‘Ripley’: How Caravaggio’s paintings foreshadow Tom’s downfall
(Credits: Netflix)

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‘Ripley’: How Caravaggio's paintings foreshadow Tom's downfall

In the final episodes of Steven Zaillian’s Ripley, Andrew Scott’s reticent conman and killer Tom Ripley gets struck by a moment of ingenious inspiration to escape the long arms of the law one last time. When Inspector Ravini, whom Tom met earlier in Rome while pretending to be Dickie Greenleaf, decides to visit the “real” Tom Ripley, he goes a step beyond wearing a disguise.

Remembering one of his many museum visits to admire Caravaggio’s work, Tom realises that lighting up his face like a chiaroscuro work of art will be the perfect way to pull off his ruse. After all, he sees his life’s work as nothing short of art. In a world created with meticulous attention to detail, the lines between art and reality blur finally when the echoes of Caravaggio’s dark genius reverberate through Tom Ripley’s final cons.

In this adaptation, Tom’s fascination with Caravaggio becomes a central theme, weaving a narrative thread that ultimately foreshadows his downfall. It’s Dickie (Johnny Flynn), his affluent and charismatic friend by a random stroke of fate, who introduces Tom to Caravaggio.

Caravaggio’s paintings are rife with memento moris, reminders of mortality and the transience of life. Perhaps none encapsulates this more than ‘The Seven Works of Mercy’, the first masterpiece Caravaggio painted since he killed a man and fled to Rome. This serves as a harbinger of Tom’s fate.

Tom Ripley’s obsession with Caravaggio

Tom dots his descent with more homages to the painter who died under mysterious circumstances, possibly murdered by unknown assailants. When he kills Freddie Miles (Eliot Sumner), there is a moment where he grabs Freddie’s head in a direct imitation of Caravaggio’s ‘David with the Head of Goliath’.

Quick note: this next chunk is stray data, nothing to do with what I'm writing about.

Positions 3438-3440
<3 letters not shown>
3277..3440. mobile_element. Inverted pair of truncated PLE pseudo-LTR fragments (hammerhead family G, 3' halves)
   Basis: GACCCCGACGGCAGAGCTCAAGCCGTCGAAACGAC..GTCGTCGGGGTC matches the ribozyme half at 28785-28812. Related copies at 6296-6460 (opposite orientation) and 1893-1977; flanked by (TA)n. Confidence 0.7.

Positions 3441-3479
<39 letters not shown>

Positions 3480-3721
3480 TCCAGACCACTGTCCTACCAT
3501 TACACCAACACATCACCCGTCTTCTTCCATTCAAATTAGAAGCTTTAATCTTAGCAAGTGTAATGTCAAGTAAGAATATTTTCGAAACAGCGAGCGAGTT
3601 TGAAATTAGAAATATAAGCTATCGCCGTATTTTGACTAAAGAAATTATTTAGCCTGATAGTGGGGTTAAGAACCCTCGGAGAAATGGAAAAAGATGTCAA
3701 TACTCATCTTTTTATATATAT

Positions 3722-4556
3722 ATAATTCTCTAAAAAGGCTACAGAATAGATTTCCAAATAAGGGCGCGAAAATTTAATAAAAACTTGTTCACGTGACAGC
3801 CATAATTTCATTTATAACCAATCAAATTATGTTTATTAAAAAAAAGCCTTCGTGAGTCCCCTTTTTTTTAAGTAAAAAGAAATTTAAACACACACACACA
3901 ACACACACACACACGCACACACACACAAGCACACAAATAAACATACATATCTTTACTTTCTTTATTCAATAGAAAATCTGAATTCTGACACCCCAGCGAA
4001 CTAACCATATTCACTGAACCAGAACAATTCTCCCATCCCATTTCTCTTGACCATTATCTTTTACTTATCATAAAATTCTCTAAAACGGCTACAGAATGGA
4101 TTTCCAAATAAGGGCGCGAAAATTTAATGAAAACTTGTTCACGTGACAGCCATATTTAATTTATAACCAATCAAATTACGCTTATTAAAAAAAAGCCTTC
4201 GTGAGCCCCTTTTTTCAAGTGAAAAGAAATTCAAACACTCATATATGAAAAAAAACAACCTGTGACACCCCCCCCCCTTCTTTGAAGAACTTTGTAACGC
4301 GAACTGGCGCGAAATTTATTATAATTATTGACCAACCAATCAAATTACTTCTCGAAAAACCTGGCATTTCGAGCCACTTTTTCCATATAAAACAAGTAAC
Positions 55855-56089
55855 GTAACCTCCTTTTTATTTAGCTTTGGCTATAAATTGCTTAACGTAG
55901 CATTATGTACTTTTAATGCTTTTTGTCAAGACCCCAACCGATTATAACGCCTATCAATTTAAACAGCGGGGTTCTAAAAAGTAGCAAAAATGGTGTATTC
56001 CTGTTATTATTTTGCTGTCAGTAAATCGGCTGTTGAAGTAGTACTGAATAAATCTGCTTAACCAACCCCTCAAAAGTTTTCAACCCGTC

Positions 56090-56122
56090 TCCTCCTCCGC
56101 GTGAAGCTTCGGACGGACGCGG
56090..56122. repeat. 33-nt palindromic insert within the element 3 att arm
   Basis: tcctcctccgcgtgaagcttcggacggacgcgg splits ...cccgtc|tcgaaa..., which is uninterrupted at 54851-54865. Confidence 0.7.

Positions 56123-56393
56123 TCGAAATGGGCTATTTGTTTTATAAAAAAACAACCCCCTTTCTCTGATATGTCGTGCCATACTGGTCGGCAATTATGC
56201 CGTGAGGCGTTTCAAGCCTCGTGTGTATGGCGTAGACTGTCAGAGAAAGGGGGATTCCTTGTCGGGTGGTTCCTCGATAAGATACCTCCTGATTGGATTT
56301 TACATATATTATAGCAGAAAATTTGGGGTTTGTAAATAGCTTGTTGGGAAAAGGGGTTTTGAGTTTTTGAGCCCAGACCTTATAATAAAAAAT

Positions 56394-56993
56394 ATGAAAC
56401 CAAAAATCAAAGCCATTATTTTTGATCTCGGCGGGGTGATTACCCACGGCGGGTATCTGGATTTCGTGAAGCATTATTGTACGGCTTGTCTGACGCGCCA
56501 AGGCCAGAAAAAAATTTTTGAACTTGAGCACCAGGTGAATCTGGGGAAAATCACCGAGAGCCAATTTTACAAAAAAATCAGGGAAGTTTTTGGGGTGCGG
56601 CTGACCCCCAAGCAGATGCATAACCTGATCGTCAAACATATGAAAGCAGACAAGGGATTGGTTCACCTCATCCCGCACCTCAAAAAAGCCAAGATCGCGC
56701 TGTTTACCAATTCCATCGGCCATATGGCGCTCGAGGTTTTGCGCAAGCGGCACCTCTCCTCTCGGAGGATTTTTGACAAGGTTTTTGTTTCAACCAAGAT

Zaillian’s decision to juxtapose Tom’s story with Caravaggio’s was deliberate. Both men are driven by a relentless pursuit of beauty and perfection, yet find themselves trapped in a cycle of violence and deception. “Caravaggio is another man who lived in Rome who murdered somebody and then was on the run for it for the rest of his life,” Zaillian tells Tudum. “That little parallel I thought was interesting.”

Dickie’s own artistic aspirations serve as a stark contrast to Caravaggio’s genius and what Tom assumes to be his own. While Dickie is privileged, his paintings are little more than vanity projects. Through Tom’s eyes, we see the emptiness of Dickie’s world, a hollow existence built by self-delusion that is afforded by the security of generational wealth.

The final episode of Ripley starts 350 years ago. We meet a young Caravaggio who has just murdered the man who would go down the annals of history for no other achievement but the fact he died at the hands of a Baroque god. The episode begins with Ranuccio Tomassoni’s dead body on the steps of Rome. But in the closing montage, Zaillian draws a poignant parallel that brings Tom’s story full circle. We see Inspector Ravini finally realise Tom was pretending to be Dickie all along. Then we see Tom finally get his hands on Dickie’s prized Picasso, and thus we see Tom’s true self, reflected in the cubist scape: fragmented and dissonant. 

In the end, no matter how far Tom runs, he can never escape the shadows of his own making.

You can watch Ripley on Netflix and check out the trailer here: